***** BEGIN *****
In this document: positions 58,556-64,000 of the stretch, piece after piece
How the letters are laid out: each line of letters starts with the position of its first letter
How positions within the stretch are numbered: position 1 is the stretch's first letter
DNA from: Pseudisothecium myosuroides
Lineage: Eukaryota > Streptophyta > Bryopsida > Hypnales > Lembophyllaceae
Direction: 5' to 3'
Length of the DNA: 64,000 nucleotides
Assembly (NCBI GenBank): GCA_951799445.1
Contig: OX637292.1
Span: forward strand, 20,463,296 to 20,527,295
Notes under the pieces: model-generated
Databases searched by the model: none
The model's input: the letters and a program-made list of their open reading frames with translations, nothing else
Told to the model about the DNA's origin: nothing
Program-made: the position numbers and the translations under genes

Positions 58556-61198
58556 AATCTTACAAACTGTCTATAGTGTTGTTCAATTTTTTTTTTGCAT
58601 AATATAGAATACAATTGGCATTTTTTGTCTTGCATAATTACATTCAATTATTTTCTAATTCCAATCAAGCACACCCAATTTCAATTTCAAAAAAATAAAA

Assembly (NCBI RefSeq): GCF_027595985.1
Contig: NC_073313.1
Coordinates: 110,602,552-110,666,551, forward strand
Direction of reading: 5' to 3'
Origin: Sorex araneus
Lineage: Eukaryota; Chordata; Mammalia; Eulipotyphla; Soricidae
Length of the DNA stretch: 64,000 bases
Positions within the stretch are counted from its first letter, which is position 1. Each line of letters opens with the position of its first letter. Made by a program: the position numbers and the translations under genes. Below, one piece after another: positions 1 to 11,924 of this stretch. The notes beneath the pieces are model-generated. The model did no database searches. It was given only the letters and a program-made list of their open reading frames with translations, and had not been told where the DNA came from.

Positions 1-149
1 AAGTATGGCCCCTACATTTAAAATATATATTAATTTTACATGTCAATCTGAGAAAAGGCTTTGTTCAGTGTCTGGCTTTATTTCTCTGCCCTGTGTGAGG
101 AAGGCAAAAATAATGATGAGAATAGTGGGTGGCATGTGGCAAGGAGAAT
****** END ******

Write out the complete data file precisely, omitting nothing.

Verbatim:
In this document: positions 58,556-64,000 of the stretch, piece after piece
How the letters are laid out: each line of letters starts with the position of its first letter
How positions within the stretch are numbered: position 1 is the stretch's first letter
DNA from: Pseudisothecium myosuroides
Lineage: Eukaryota > Streptophyta > Bryopsida > Hypnales > Lembophyllaceae
Direction: 5' to 3'
Length of the DNA: 64,000 nucleotides
Assembly (NCBI GenBank): GCA_951799445.1
Contig: OX637292.1
Span: forward strand, 20,463,296 to 20,527,295
Notes under the pieces: model-generated
Databases searched by the model: none
The model's input: the letters and a program-made list of their open reading frames with translations, nothing else
Told to the model about the DNA's origin: nothing
Program-made: the position numbers and the translations under genes

Positions 58556-61198
58556 AATCTTACAAACTGTCTATAGTGTTGTTCAATTTTTTTTTTGCAT
58601 AATATAGAATACAATTGGCATTTTTTGTCTTGCATAATTACATTCAATTATTTTCTAATTCCAATCAAGCACACCCAATTTCAATTTCAAAAAAATAAAA

Assembly (NCBI RefSeq): GCF_027595985.1
Contig: NC_073313.1
Coordinates: 110,602,552-110,666,551, forward strand
Direction of reading: 5' to 3'
Origin: Sorex araneus
Lineage: Eukaryota; Chordata; Mammalia; Eulipotyphla; Soricidae
Length of the DNA stretch: 64,000 bases
Positions within the stretch are counted from its first letter, which is position 1. Each line of letters opens with the position of its first letter. Made by a program: the position numbers and the translations under genes. Below, one piece after another: positions 1 to 11,924 of this stretch. The notes beneath the pieces are model-generated. The model did no database searches. It was given only the letters and a program-made list of their open reading frames with translations, and had not been told where the DNA came from.

Positions 1-149
1 AAGTATGGCCCCTACATTTAAAATATATATTAATTTTACATGTCAATCTGAGAAAAGGCTTTGTTCAGTGTCTGGCTTTATTTCTCTGCCCTGTGTGAGG
101 AAGGCAAAAATAATGATGAGAATAGTGGGTGGCATGTGGCAAGGAGAAT